Album Review: Stacey Kent – The Changing Lights

Originally published on So So Gay on 18 September 2013.

Grammy-nominated singer, Stacey Kent is back with a new album of covers and original material, this time created through the artist’s apparent love of Brazilian music. In fact, this latest collection from Kent, called The Changing Lights, is a rather international affair. The American singer explores and utitlises her love for the Bossa Nova and all things Brazilian, while collaborating with Portuguese poet Antonio Ladeira for some tracks (Mais Uma Vez, ‘A Tarde’) and French lyricist Bernie Beaupère for another (‘Chanson Légère’).

Stacey-Kent-The-Changing-LightsWhile this mix of cultures could potentially create a disjointed album, Kent’s long-time collaborator and producer, Jim Tomlinson, clearly has excellent control of the reins. Just like all her albums, The Changing Lights is another classy and soothing collection of songs, seamlessly blending new songs with old. As with any album by the American, Stacey Kent’s vocal performance is what holds this collection together. Like a warm and inviting summer’s evening, Kent’s voice is a blissful aural experience.

The wonderful opening track, a cover of the joyful ‘This Happy Madness’, sets the tone perfectly. The album segues from one charming serenade to another. From fluttering love songs to rhythmically infectious numbers, such as promotional track ‘One Note Samba (Samba De Uma Nota Só)’, The Changing Lights is a carefully woven delight.

While so at ease cooing romanticisms over a soft instrumental, such as on the dreamy new song ‘The Summer We Crossed Europe in the Rain’, Kent is equally great on the more toe-tapping and humourous songs. Original song ‘Waiter, Oh Waiter’ is a wonderfully fun number, with Kent pleading with a waiter to help her out on a date. Clearly at a fancy restaurant where the menu is entirely in a foreign language, Kent is desperate not to disappoint her date, who’s sardonic expression is making her fret: ‘Waiter, please waiter / I really need your advice / Underneath that stiff tuxedo / You must be human too / You’ll have had your days of heartbreak / And days when your dreams came true’. Her playful yet pleading delivery is a prime example of Stacey’s excellent command of a narrative.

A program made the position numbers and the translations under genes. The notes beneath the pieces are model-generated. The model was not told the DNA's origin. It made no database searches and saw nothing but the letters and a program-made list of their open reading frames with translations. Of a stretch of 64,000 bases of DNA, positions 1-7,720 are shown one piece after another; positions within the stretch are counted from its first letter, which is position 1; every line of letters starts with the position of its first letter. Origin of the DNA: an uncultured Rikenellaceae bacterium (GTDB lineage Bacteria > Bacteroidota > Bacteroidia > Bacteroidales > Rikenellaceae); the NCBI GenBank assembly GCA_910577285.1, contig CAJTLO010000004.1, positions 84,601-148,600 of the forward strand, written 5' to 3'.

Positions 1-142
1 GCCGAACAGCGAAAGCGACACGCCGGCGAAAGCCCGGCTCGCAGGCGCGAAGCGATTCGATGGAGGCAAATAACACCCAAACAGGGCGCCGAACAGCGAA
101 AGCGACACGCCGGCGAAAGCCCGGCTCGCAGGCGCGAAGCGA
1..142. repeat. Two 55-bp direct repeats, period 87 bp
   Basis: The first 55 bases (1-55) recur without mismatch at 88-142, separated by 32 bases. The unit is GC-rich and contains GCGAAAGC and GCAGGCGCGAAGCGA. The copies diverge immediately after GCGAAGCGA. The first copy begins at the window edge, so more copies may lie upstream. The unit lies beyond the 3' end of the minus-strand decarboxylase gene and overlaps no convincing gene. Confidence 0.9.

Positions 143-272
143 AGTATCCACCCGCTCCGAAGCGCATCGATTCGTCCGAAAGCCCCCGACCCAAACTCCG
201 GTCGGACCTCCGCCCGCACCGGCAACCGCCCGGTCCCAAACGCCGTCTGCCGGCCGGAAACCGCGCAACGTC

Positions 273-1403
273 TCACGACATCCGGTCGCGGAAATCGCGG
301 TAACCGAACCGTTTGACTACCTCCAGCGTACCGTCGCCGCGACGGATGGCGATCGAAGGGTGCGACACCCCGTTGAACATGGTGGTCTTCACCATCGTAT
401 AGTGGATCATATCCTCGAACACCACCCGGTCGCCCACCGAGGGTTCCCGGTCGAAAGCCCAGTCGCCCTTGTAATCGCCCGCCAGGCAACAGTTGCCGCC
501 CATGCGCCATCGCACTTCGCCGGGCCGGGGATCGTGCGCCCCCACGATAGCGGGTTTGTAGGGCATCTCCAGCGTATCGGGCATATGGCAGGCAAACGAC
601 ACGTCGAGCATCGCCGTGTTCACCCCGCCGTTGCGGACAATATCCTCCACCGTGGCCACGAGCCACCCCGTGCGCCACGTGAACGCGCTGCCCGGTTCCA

Like with her sublime take on Fleetwood Mac’s ‘Landslide’ on 2007 album Breakfast On the Morning Tram, Kent is able to take a well-known classic and truly make it her own. With Charlie Chaplin’s repeatedly covered ‘Smile’, Kent combines it with the Brazilian song ‘O Bêbado e a Equilibrista’ to make it something unique to her.

Rather than covering drastically new territory, and therefore potentially alienating her existing fanbase, Kent has subtly incorporated elements of another style into her own sound. The Changing Lights is a highly enjoyable album and a great addition to Stacey Kent’s back catalogue that now goes back some 15 years.

Standout Tracks: ‘This Happy Madness’ / ‘Waiter, Oh Waiter’

The Changing Lights is available to download from Amazon and iTunes now. Stacey Kent is also touring the world to promote the album this winter, with many stops in the UK. Visit her official website for further details.



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